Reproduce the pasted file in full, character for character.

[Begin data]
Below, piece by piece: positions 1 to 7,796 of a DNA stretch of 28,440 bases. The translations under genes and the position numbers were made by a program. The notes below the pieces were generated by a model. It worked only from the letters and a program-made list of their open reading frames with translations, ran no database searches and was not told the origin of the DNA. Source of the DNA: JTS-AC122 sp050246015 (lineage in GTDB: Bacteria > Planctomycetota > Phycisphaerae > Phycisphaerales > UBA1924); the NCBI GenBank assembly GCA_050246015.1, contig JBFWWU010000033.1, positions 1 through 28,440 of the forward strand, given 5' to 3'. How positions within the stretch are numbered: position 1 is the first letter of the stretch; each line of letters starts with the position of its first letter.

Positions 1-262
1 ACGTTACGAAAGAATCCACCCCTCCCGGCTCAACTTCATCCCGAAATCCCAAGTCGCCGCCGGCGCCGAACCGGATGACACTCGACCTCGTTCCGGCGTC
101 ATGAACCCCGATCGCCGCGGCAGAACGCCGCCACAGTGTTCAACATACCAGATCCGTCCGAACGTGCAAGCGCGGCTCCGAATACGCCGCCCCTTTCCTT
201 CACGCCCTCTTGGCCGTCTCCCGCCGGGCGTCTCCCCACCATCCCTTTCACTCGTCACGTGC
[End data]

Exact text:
Below, piece by piece: positions 1 to 7,796 of a DNA stretch of 28,440 bases. The translations under genes and the position numbers were made by a program. The notes below the pieces were generated by a model. It worked only from the letters and a program-made list of their open reading frames with translations, ran no database searches and was not told the origin of the DNA. Source of the DNA: JTS-AC122 sp050246015 (lineage in GTDB: Bacteria > Planctomycetota > Phycisphaerae > Phycisphaerales > UBA1924); the NCBI GenBank assembly GCA_050246015.1, contig JBFWWU010000033.1, positions 1 through 28,440 of the forward strand, given 5' to 3'. How positions within the stretch are numbered: position 1 is the first letter of the stretch; each line of letters starts with the position of its first letter.

Positions 1-262
1 ACGTTACGAAAGAATCCACCCCTCCCGGCTCAACTTCATCCCGAAATCCCAAGTCGCCGCCGGCGCCGAACCGGATGACACTCGACCTCGTTCCGGCGTC
101 ATGAACCCCGATCGCCGCGGCAGAACGCCGCCACAGTGTTCAACATACCAGATCCGTCCGAACGTGCAAGCGCGGCTCCGAATACGCCGCCCCTTTCCTT
201 CACGCCCTCTTGGCCGTCTCCCGCCGGGCGTCTCCCCACCATCCCTTTCACTCGTCACGTGC